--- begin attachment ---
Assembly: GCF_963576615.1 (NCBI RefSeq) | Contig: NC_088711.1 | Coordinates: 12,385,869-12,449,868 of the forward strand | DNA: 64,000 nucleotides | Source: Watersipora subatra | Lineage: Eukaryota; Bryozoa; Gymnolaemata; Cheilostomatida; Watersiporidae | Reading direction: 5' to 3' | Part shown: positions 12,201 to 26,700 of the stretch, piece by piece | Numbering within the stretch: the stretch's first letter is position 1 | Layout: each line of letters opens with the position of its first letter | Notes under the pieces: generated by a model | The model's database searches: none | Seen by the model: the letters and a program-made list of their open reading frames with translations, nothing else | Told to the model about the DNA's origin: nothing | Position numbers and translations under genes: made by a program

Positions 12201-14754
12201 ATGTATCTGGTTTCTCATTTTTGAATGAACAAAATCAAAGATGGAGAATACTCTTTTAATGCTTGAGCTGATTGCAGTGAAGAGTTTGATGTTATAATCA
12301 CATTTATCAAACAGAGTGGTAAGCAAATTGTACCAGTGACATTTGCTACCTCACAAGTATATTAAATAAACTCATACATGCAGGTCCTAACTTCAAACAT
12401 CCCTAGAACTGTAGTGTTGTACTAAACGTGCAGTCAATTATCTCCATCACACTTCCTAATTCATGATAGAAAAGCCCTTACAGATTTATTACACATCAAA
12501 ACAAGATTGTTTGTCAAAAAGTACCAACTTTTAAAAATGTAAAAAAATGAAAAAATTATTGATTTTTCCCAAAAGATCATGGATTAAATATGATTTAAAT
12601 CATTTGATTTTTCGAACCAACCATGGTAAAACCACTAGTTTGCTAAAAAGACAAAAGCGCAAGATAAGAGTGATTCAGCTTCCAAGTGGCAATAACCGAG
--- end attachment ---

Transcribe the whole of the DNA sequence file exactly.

Assembly: GCF_963576615.1 (NCBI RefSeq) | Contig: NC_088711.1 | Coordinates: 12,385,869-12,449,868 of the forward strand | DNA: 64,000 nucleotides | Source: Watersipora subatra | Lineage: Eukaryota; Bryozoa; Gymnolaemata; Cheilostomatida; Watersiporidae | Reading direction: 5' to 3' | Part shown: positions 12,201 to 26,700 of the stretch, piece by piece | Numbering within the stretch: the stretch's first letter is position 1 | Layout: each line of letters opens with the position of its first letter | Notes under the pieces: generated by a model | The model's database searches: none | Seen by the model: the letters and a program-made list of their open reading frames with translations, nothing else | Told to the model about the DNA's origin: nothing | Position numbers and translations under genes: made by a program

Positions 12201-14754
12201 ATGTATCTGGTTTCTCATTTTTGAATGAACAAAATCAAAGATGGAGAATACTCTTTTAATGCTTGAGCTGATTGCAGTGAAGAGTTTGATGTTATAATCA
12301 CATTTATCAAACAGAGTGGTAAGCAAATTGTACCAGTGACATTTGCTACCTCACAAGTATATTAAATAAACTCATACATGCAGGTCCTAACTTCAAACAT
12401 CCCTAGAACTGTAGTGTTGTACTAAACGTGCAGTCAATTATCTCCATCACACTTCCTAATTCATGATAGAAAAGCCCTTACAGATTTATTACACATCAAA
12501 ACAAGATTGTTTGTCAAAAAGTACCAACTTTTAAAAATGTAAAAAAATGAAAAAATTATTGATTTTTCCCAAAAGATCATGGATTAAATATGATTTAAAT
12601 CATTTGATTTTTCGAACCAACCATGGTAAAACCACTAGTTTGCTAAAAAGACAAAAGCGCAAGATAAGAGTGATTCAGCTTCCAAGTGGCAATAACCGAG